By Joanna McIntyre, University of the Sunshine Coast
As a term and concept, “transgender” is now firmly embedded in common parlance and popular consciousness.
In Australia in the last few weeks alone there have been major news stories about transgender footballer Hannah Mouncey; Prime Minister Scott Morrison’s comments regarding “gender whisperers”; and the University of Western Australia cancelling a talk by an anti-transgender US academic.
“Transgender” has an important linguistic counterpart that is not as common but is gaining prevalence.
The term “cisgender” (pronounced “sis-gender”) refers to people whose gender identity and expression matches the biological sex they were assigned when they were born. For instance, the musician Moby has said he is a “run-of-the-mill, cisgender, heterosexual male”.
“Cisgender” was introduced so our language could be more fair and inclusive, and to make us more aware of everybody’s experiences of gender. However, the term has critics as well as fans.
What are the word’s origins?
The prefix “trans-” comes from Latin, meaning “across from” or “on the other side of”. In contrast, the prefix “cis-” means “on this side of”. It is commonly used in chemistry and in relation to geographic features, such as in “cisalpine”.
“Cisgender” was coined in academic journal articles in the 1990s. It started to gain broader popularity from around 2007 when transgender theorist Julia Serano discussed it in her book Whipping Girl. Over the next decade, activists, scholars and online forums helped to, literally, spread the word.
It is largely used by those who are sensitive to issues of gender and identity. Nevertheless, its general acceptance and endurance as a term and concept was acknowledged when it was added to the Oxford English Dictionary in 2015.
Cisgender relates specifically to gender rather than sexuality. A person can be cisgender (often abbreviated to just cis) and have any sort of sexuality. For example, two men may both be cisgender but one straight and one gay.
Because it is a personal identity category, it is difficult to know just from looking at someone whether they are cisgender.
Why is it useful?
This term is seen has having some important uses. One is that it helps us distinguish between sexual identity and gender identity. However, its most significant function is perhaps that naming something allows us to think about it more clearly.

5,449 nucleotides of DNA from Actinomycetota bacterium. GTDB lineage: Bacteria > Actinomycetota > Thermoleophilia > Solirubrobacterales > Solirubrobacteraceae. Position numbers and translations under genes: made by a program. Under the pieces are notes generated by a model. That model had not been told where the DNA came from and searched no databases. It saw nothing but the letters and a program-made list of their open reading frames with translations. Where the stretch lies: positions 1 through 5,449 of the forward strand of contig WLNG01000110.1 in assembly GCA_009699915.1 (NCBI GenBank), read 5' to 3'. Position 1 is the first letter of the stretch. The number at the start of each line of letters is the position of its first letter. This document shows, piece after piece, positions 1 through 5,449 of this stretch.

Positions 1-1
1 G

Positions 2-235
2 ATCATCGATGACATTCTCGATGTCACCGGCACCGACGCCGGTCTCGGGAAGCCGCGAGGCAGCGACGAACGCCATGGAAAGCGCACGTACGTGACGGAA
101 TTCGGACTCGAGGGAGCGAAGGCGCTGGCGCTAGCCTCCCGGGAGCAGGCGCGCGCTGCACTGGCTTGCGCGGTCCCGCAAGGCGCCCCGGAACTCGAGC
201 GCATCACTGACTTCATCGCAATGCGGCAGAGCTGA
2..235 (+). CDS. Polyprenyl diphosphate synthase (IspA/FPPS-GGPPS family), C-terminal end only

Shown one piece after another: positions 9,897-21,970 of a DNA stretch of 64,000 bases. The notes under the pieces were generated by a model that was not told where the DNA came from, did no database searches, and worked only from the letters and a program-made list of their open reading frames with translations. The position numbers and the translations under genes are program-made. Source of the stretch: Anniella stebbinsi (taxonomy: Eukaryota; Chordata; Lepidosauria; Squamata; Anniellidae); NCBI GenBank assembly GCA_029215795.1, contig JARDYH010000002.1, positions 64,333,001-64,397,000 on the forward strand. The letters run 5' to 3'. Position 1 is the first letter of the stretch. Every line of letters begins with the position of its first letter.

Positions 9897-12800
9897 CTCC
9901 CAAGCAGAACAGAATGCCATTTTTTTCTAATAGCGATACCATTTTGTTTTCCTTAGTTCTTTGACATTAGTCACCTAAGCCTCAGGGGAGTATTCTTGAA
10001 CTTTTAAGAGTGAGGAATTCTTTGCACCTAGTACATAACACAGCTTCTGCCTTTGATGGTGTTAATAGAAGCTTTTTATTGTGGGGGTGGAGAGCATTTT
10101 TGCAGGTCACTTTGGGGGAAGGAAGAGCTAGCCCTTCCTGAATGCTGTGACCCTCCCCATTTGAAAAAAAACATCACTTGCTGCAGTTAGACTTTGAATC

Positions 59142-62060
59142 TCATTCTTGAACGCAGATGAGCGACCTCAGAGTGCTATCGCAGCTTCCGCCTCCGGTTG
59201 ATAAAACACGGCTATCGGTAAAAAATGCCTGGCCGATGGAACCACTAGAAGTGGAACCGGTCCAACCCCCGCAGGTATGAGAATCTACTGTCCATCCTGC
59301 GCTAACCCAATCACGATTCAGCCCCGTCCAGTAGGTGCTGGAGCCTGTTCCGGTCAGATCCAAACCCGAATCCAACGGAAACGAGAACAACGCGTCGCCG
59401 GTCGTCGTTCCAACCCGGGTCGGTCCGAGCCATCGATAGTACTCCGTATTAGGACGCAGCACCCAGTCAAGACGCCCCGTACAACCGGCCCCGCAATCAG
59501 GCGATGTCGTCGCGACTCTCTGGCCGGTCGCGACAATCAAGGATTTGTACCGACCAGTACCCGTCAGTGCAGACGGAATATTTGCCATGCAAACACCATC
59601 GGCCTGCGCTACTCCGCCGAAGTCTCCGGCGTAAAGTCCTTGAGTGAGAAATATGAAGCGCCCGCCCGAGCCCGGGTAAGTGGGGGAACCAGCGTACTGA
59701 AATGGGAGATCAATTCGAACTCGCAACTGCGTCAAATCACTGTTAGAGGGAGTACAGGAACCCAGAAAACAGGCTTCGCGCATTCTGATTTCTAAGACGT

Having a word for a “just usual” gender identity enables us to understand it is actually a specific gender identity in itself. The idea that people are cisgender therefore shows that, no matter who you are, the relationship between your body and your sense of self is particular.
Drawing attention to gender in this way can also highlight that some people are disadvantaged because of their gender identity.
That is, this term can create awareness that people who are not cisgender often have a harder time in our society than those who are. For example, trans men and women report higher levels of physical and verbal abuse than cisgender people.
Despite the inclusive potential of the word, it also has many detractors who warn about possible negative impacts. Some believe it sets up a harmful distinction between transgender people and everybody else. In this sense, the term can be counter-intuitive and work against transgender becoming more accepted and normalised.
It can also falsely imply that only transgender people experience any form of mismatch between their body/sex and their gender identity.
For example, lesbian, gay and bisexual people in particular may be deemed cisgender but experience conflict between their gender identity and how society expects them to express their gender.
Others have identified the term does not properly account for intersex people. Because intersex people have atypical sex characteristics (for example genitals, hormones, reproductive glands and/or chromosomes), it is problematic to define their gender identity in relation to the sex they were born.
From these perspectives, cisgender is limiting and divisive because it indicates there are only two possible gender identities linked to only two sexes.
Finally, some people think “cisgender” will not be fully integrated into common language because of how unusual it is to spell and say. For this reason, clearer terms such as “non-trans” have been suggested instead.
As our understanding of gender continues to change, the words we have to describe our experiences of it will also evolve. Ideally these words will help us rectify inequalities between gender identities.
Joanna McIntyre is a lecturer in Screen and Media Studies at the University of the Sunshine Coast. This article is republished from The Conversation under a Creative Commons license. Read the original article.
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